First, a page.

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Josh Rivers Named a Leifur Eiríksson Foundation Fellow

Congratulations to Josh Rivers for being named a Leifur Eiríksson Foundation Fellow for next year! Josh is a PhD student in the Anthropology department at UWM as well as a member of C21’s “Serious Play” Collaboratory.

The Leifur Eiríksson Foundation offers fellowships of up to $25,000 for U.S. scholars doing research in Iceland and Icelandic scholars doing research in the U.S. Josh’s project, which was awarded the full $25,000, is described below:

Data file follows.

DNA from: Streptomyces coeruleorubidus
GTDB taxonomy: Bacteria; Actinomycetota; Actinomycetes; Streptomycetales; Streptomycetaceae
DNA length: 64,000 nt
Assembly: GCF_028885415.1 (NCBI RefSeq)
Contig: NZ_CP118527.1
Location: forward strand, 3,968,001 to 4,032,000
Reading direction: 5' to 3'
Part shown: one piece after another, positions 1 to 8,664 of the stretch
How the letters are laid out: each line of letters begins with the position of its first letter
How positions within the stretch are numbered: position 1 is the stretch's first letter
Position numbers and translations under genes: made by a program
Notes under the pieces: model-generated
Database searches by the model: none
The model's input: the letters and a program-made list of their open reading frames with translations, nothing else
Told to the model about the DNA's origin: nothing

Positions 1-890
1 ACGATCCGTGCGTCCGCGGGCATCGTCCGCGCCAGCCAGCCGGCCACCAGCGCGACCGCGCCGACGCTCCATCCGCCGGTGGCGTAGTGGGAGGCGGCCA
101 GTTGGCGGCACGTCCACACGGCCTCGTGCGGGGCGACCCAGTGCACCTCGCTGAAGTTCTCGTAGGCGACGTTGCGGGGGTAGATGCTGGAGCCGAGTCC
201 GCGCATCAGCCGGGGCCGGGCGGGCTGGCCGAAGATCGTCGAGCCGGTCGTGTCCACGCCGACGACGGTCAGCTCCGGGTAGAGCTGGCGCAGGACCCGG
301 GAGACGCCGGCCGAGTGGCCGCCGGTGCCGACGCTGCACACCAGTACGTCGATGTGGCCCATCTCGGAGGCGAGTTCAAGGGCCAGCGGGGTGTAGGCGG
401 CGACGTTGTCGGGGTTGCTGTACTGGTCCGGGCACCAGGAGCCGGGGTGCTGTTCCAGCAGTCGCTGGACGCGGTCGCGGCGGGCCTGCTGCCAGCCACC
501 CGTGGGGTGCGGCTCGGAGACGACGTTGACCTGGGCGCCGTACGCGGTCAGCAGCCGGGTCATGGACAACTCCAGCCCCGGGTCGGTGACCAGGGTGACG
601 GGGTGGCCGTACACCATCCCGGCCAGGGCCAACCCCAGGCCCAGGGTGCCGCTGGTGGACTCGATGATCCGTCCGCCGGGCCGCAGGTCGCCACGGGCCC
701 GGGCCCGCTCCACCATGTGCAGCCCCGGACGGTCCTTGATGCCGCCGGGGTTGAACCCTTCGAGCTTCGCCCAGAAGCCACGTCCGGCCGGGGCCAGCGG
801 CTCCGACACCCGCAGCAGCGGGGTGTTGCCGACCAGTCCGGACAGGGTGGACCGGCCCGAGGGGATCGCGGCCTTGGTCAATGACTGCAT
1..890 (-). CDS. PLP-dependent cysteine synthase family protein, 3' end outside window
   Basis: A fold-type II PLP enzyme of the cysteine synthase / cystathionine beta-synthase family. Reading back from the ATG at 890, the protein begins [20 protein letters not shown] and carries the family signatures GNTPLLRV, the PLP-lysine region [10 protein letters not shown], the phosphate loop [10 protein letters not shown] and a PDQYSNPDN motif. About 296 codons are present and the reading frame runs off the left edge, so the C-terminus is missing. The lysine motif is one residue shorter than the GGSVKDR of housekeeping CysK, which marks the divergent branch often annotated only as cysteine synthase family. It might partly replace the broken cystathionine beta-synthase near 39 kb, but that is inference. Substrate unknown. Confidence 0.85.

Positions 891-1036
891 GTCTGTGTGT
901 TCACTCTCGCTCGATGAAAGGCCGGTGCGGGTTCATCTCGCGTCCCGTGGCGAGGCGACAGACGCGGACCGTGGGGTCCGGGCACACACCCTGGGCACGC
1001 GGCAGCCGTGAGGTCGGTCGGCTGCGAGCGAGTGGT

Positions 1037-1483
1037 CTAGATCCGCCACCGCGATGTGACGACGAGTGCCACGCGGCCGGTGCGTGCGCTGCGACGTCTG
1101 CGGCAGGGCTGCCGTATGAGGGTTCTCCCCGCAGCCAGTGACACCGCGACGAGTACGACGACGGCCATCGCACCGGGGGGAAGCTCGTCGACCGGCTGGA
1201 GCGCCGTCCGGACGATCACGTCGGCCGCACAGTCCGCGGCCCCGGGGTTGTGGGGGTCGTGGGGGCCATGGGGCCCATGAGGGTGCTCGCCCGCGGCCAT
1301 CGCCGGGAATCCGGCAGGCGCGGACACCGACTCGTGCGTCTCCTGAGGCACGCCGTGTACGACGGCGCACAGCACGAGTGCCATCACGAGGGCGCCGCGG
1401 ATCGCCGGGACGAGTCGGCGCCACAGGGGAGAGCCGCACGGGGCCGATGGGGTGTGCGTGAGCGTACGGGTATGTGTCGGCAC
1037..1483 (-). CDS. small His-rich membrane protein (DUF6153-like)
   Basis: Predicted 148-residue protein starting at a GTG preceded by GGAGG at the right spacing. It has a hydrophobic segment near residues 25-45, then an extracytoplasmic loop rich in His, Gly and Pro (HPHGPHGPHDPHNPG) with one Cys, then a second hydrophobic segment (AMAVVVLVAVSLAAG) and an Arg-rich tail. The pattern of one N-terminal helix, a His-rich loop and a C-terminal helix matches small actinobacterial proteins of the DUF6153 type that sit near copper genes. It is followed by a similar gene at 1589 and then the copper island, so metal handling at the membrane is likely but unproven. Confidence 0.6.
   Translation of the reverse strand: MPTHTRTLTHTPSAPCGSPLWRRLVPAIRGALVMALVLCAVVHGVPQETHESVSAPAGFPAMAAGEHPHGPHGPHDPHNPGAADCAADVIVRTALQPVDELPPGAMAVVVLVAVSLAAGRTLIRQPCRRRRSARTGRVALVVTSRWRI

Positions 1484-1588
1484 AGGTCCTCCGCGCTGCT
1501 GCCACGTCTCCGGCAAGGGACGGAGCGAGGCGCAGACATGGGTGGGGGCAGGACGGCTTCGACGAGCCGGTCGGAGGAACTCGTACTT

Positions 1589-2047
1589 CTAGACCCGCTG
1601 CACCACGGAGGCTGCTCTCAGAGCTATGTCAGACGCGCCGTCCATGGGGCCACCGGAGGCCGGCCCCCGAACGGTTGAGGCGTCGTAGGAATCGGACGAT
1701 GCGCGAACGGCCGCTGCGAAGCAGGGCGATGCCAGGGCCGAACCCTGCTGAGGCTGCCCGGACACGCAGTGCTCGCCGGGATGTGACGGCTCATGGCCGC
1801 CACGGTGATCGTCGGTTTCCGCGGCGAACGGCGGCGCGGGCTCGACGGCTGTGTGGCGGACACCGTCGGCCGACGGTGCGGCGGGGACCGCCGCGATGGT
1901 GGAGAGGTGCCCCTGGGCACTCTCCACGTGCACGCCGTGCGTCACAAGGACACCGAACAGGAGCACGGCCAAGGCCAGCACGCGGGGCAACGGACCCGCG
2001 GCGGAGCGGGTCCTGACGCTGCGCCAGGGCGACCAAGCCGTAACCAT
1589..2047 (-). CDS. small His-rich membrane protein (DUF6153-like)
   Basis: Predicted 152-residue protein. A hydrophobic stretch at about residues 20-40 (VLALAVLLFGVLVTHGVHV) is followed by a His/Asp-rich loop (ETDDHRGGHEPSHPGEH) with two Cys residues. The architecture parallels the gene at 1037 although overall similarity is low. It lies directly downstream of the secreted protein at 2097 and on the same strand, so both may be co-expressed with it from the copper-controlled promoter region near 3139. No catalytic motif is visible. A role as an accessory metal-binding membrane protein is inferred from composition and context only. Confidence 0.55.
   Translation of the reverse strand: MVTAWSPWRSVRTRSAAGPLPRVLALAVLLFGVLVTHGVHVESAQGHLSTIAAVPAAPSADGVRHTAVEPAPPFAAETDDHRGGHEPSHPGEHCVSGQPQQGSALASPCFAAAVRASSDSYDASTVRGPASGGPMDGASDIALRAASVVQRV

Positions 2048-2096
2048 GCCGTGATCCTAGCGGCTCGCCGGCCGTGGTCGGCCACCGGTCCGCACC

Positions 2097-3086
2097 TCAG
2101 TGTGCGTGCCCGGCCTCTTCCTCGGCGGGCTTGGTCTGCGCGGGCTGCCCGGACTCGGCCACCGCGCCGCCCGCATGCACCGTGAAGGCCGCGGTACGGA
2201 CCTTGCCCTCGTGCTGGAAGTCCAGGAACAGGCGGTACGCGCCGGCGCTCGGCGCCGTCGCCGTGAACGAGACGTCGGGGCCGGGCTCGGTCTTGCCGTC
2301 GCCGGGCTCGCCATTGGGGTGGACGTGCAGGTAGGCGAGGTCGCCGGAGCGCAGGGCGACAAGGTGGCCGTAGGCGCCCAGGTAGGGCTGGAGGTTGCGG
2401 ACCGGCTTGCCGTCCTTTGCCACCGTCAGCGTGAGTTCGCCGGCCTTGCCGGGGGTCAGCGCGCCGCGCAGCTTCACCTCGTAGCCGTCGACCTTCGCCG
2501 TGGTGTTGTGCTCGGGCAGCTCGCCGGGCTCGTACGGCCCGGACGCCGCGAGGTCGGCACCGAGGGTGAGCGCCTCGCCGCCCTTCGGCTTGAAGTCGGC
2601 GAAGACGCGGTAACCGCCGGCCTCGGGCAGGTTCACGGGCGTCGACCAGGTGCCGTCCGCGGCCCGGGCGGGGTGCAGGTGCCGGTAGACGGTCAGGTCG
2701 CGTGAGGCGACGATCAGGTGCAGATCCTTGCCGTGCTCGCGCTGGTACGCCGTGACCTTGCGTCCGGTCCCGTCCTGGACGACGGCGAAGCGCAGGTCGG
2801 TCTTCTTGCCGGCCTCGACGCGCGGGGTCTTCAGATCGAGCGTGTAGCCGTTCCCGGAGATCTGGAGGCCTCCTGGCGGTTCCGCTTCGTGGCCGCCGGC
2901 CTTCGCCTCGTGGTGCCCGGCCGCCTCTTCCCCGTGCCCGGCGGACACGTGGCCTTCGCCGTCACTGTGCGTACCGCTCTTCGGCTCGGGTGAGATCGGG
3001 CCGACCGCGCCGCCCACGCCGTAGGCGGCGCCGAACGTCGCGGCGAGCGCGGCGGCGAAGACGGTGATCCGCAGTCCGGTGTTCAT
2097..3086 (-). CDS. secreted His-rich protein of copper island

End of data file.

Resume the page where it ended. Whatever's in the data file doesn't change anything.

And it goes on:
With the rise of digital platforms and the growing significance of virtual worlds, questions surrounding the role of what Tarleton Gillespie terms “custodians” of such online platforms continue to loom large. Drawing on Julian Dibbell’s work in LambdaMOO and Thomas Malaby’s research at Linden Lab, this project will chart the evolution of institutional ethics as they relate to the symbiotic interaction between Icelandic company, CCP Games, and the players of their massively multiplayer online game, EVE Online. CCP has always had a unique relationship with its product, one marked by a readiness to adapt and reevaluate its own role vis-à-vis EVE Online players, particularly when compared to other technological institutions and their users. Against the backdrop of recent work in institutional ethnography and the ethics of care, this project will delve into the current state of CCP’s institutional approach to its role as the self-described “caretaker” of EVE Online. Ethical action can be a challenge for social science to capture because it happens in small moments every single day. Using a synthesis of participant observation and narrative interviews this project will rise to this challenge by producing a holistic ethnographic analysis of CCP Games. In doing so, it will trace ethical commitments as they are situated in quotidian corporate practices and enacted in major corporate shifts such as CCP’s upcoming move to a new headquarters building. Additionally, this project will investigate to what extent CCP’s location in the cultural context of Iceland impacts its corporate culture and informs its ethical commitments. Ultimately, this project aims to chronicle a unique corporate approach to ethics while contributing to broader knowledge about the interaction between societies and institutions.